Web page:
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Sunday, February 5, 2012

Bmag February 7th 2012 - Radio for children

A random late-night tweet by ABC current affairs presenter Mark Colvin has had me revisiting the reason I first wanted to get into radio – talkback for children! Mark wrote: “It was one of the sadder moments with ABC when Radio National fired Peter Combe. Since then, no children’s programs on radio in Australia”.

Peter Combe’s show was called Tickle Pot. It ran for 10 minutes every afternoon from 1988-1991 and in many ways was Play School on radio. I used to record Tickle Pot and make mix-tapes for my younger brother. Peter Combe himself has said “why the ABC stopped producing it is one of life’s great mysteries!” You can now purchase old episodes of Tickle Pot on CD but it’s not the same as sharing the joy of radio with your children or grandchildren.

I was recently sent an ABC Radio program guide from 1967. Every afternoon at 5pm was the one-hour Argonauts’ Club. From 7 November 1967: “There’s a song and a riddle with Mac, Jimmy, Penny and Sue. The Appelles read letters and we continue our serials.” So why isn’t there children’s radio in 2012? When they get home from school, children turn to TV, the internet or pop music radio stations (with content that’s not always familyfriendly). There is a Tuesday afternoon “by students, for students” show on 4ZZZ called Paper Aeroplanes, but its target audience is upper high school and university, rather than young children.

Children’s radio is something I’ve been thinking about for a long time. I walked into community station 4RPH 22 years ago offering to present a children’s talkback show. I was studying journalism at the time. My idea was to give school students the chance to talk about everything from homework to bullying. They would feel safe and anonymous discussing whatever was on their mind. As it turned out, 4RPH didn’t have talkback facilities so the idea was filed away. I ended up presenting a number of programs for 4RPH – from the arts to politics – but one of my favourites was The Jungle, where my now wife Nikki (we met at 4RPH) and I would read children’s stories and play songs. See, I wasn’t going to let the children’s radio idea slip away completely!

 The ABC has just ramped up its Grandstand channel on digital radio – as of last Friday, 3 February, Francis Leach is hosting a live sports breakfast show four mornings a week – so I can’t think of a better time to suggest an ABC digital radio channel for children! Just look at how much music has been released on the ABC for Kids label, from the Wiggles and Play School to The Fairies and Giggle and Hoot. There would be no shortage of contemporary Australian content. At night, for older children, you could have book readings and plays (for example, the Dr Who episodes created especially for the audiobook market). Later still, and into the early morning, soothing voices could discuss topics of interest to nursing mums interspersed with those brilliant Sean O’Boyle lullaby CDs (with titles that include Counting Sheep and Songs for Quiet Time). And maybe, just maybe, somewhere in the schedule, there could be a live talkback show for children around Australia to get things off their chest!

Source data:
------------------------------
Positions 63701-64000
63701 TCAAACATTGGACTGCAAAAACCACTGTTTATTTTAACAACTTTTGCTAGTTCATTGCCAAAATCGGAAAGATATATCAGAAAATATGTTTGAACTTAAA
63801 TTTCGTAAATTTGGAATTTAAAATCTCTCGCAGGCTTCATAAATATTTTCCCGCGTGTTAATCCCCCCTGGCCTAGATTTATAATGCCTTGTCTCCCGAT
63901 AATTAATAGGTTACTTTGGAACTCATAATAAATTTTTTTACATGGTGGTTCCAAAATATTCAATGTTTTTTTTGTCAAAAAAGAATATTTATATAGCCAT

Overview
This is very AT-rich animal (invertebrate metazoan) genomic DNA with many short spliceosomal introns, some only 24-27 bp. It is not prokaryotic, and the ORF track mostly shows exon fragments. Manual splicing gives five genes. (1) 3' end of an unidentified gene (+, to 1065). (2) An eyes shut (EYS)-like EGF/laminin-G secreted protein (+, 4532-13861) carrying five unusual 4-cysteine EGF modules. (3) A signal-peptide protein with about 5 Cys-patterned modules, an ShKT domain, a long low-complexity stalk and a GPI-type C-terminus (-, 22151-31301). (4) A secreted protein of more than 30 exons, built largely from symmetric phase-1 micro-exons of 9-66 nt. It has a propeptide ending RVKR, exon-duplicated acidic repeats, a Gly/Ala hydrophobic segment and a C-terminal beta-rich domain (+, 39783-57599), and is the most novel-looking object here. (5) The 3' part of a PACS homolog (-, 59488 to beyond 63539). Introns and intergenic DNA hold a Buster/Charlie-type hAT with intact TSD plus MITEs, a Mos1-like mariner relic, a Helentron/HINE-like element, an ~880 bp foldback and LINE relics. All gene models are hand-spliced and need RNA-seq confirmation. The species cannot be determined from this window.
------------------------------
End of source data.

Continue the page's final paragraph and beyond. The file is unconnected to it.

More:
On the subject of radio, there have been a couple of key developments. Firstly, Toyota has announced it will install DAB+ digital radios as standard from this year. This is a game-changer in Australia. Other manufacturers are expected to follow suit.

Secondly, the proliferation of smart phones combined with more affordable data plans, means more people are listening to radio via the internet on their phones. Most of my away-from-home radio listening is via a phone app and I’ve become aware of many more ABC listeners tuning in this way. Many radio stations have their own apps but if you like to flick around the stations (I’ll be honest – I do) you could try one like TuneIn Radio which is free for the basic version and available on iOS and Android devices.

Of course, you are paying for data when you listen to radio this way but you might find it’s cheaper than you think. I pay $20 for 2GB a month and that gives me several hours’ radio listening a day.

1 comment:

  1. Integrating technical feedback (Facebook, twitter, texting) with age appropriate content would definitely be something I would encourage my kids to participate in. If you could also be mindful of national curriculum you may find yourself as a fun part of the homework.